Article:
Meet the Nigerian designer weaving African textiles with Renaissance art—including some of Black Panther’s amazing looks / by Karen Frances Eng

A chat with Walé Oyéjidé, the man behind Ikiré Jones, a Philadelphia-based fashion line with a truly global aesthetic.

Walé Oyéjidé’s unique designs merge and meld the aesthetics of vibrant African textiles and the art of Renaissance Europe with the design traditions of European haute couture — creating wearable art that sparks a conversation about cultural inclusivity. Most recently, Oyejide’s fashions were seen on the big screen and red carpet in Marvel’s Black Panther.

We asked to Oyéjidé tell us about the ideas that informed the creation of Ikiré Jones, what the world’s response has been so far, and what’s next.

 All images, unless otherwise noted, are from Ikiré Jones’ collection “LOOK AT GOD.” Photos by Joshua Kissi and Neil Watson of 10 Leaves

All images, unless otherwise noted, are from Ikiré Jones’ collection “LOOK AT GOD.” Photos by Joshua Kissi and Neil Watson of 10 Leaves

You are both Nigerian and American. How did growing up between cultures influence you and the designs you produce with Ikiré Jones?

I was born and raised in Nigeria, in a city called Ibadan. A bit like the Philadelphia to Lagos’s New York, it’s not the huge, giant city nearby that the whole world has heard of. It’s a bit more suburban. I traveled back and forth the US as a child, as many immigrants do, because my parents were always looking for better job opportunities.

I also lived in the United Arab Emirates with my mother for a couple of years. I was probably about 12 to 14, and it was the early 1990s, right before Dubai became the monstrosity that we know now. It was a fascinating place: at the time, they imported people for everything because they were wealthy enough to do so. So there was a huge expatriate class, and I went to an international school with a bunch of kids who were English, American and European — a little bubble of kids from all over the world.

nigerian_2.jpeg

Living this kind of life between cultures can leave a kid feeling like you have no real anchor. For me, going back to Nigeria was like, well, I’m not quite Nigerian enough, and in the US, not American enough. It’s a familiar conundrum for anyone with an upbringing that straddles different cultures. Over time, I learned to be confident in my amalgamation of experiences as part of who I am. But I’d have liked to be able to tell myself at 15 that it’s okay to be so culturally mixed. Now I’m happy to talk about my experience so that maybe people can be less hesitant to embrace those with complex cultural backgrounds.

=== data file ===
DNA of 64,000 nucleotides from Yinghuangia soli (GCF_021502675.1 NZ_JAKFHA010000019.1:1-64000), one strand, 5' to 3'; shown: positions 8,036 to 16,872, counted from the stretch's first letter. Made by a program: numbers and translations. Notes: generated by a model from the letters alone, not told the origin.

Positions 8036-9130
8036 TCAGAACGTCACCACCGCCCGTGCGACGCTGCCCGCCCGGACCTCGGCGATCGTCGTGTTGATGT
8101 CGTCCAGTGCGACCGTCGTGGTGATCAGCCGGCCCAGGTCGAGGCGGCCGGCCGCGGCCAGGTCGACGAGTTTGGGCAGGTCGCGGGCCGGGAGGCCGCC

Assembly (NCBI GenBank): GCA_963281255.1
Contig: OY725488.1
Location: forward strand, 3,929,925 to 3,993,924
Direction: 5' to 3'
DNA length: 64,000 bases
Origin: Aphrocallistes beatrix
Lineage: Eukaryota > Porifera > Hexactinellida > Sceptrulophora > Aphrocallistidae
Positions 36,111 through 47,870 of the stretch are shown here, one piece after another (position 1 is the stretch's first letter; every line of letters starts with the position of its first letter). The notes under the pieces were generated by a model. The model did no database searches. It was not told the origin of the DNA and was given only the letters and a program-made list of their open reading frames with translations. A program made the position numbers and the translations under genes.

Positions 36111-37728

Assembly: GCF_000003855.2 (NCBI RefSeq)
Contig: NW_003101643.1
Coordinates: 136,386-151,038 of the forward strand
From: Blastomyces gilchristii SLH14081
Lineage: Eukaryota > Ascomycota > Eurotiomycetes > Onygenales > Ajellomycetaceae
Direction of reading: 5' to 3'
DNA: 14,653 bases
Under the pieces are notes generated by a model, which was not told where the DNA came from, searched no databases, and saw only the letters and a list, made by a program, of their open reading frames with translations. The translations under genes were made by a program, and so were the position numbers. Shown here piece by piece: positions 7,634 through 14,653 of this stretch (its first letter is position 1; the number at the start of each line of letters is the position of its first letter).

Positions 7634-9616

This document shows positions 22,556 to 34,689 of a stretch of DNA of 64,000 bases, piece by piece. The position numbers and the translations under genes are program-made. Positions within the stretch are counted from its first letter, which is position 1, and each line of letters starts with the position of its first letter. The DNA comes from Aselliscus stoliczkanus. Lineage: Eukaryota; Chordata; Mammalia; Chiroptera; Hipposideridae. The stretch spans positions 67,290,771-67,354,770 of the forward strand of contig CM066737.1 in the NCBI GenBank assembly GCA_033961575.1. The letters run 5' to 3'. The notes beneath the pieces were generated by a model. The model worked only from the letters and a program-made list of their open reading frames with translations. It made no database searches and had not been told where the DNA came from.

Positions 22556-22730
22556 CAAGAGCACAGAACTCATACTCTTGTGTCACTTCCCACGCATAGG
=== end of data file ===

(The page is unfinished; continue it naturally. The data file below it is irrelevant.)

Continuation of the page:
This speaks to my work, which is ultimately about pushing people to be more accepting and inclusive. Ikiré Jones happens to do this through the medium of clothing, from the perspective of somebody of African descent. But the overarching idea is to make room for perspectives that haven’t historically been heard. There is Asian culture, African culture, Arab culture — so much out there that society hasn’t given space and a voice to. The more perspectives we get to hear, the more we’re exposed to the myriad stories of human culture, the more we’re all enlightened and enriched. It’s a mission of mine to remind people that elegance comes in different forms, and there is enough room for all of them to shine.

nigerian_3.jpeg

Were you always interested in fashion?

I was actually interested in music first. After we moved to Alabama, during my high school years, I played guitar in indie rock bands, then did hip-hop, even putting out a couple of instrumental albums after college. I quickly realized that the starving artist life was as described: not very lucrative. It’s the pressure on those of us whose parents are immigrant doctors. Standard story, basically. “What is our child doing?” Not to mention, I wanted to be able to do nice things for my then-girlfriend (now wife), and the Z-list musician salary wasn’t exactly cutting it.

I decided I’d go to law school — it seemed like a smart thing to do for people who want to be secure and responsible adults. I figured, it’s fine on paper: I did moderately well, and ended up getting a gig as a civil defense attorney at a big firm in Philly. Perfectly adequate for those who write their lives that way — but two and a half years later, I found it to be soul-crushing work for anyone who has a scintilla of creativity to them.

 Photo: Bret Hartman

Photo: Bret Hartman

How did you make the leap from law to fashion?

When you’re a lawyer, you wear suits! By the way, lawyers generally don’t really dress well — that’s the TV aspirational version of us. Most of us just show up to court in whatever won’t get us yelled at by a judge. My job was uninspiring, and fashion ended up being the the vehicle through which I expressed my frustration. I turned to retail therapy, spending exorbitant amounts of money on brands that we’re all familiar with, and writing a menswear blog. I ended up developing some notoriety as the one peacocky lawyer at the office, to the point that in 2010, I was chosen as one of Esquire magazine’s best-dressed men.

Finally it occurred to me that I perhaps could use fashion as a vehicle to break out of law, and instead make something that’s relevant to me. I thought, “Well, I like clothing, I love all this Italian, European stuff. But how do I do it my way? How do I make it relevant to the huge swaths of people who are not being spoken to by these brands?”

By this time, my partner and I were about to have our child, and I thought, Why don’t I actually do what I would love to do, and have a relationship with my daughter? So a little over five years ago, I broke out of the legal industry to become a stay-at-home father and designer.

This is an excerpt. To read the full article, visit the TED Fellows blog >>>
 

Source: https://fellowsblog.ted.com/meet-the-niger...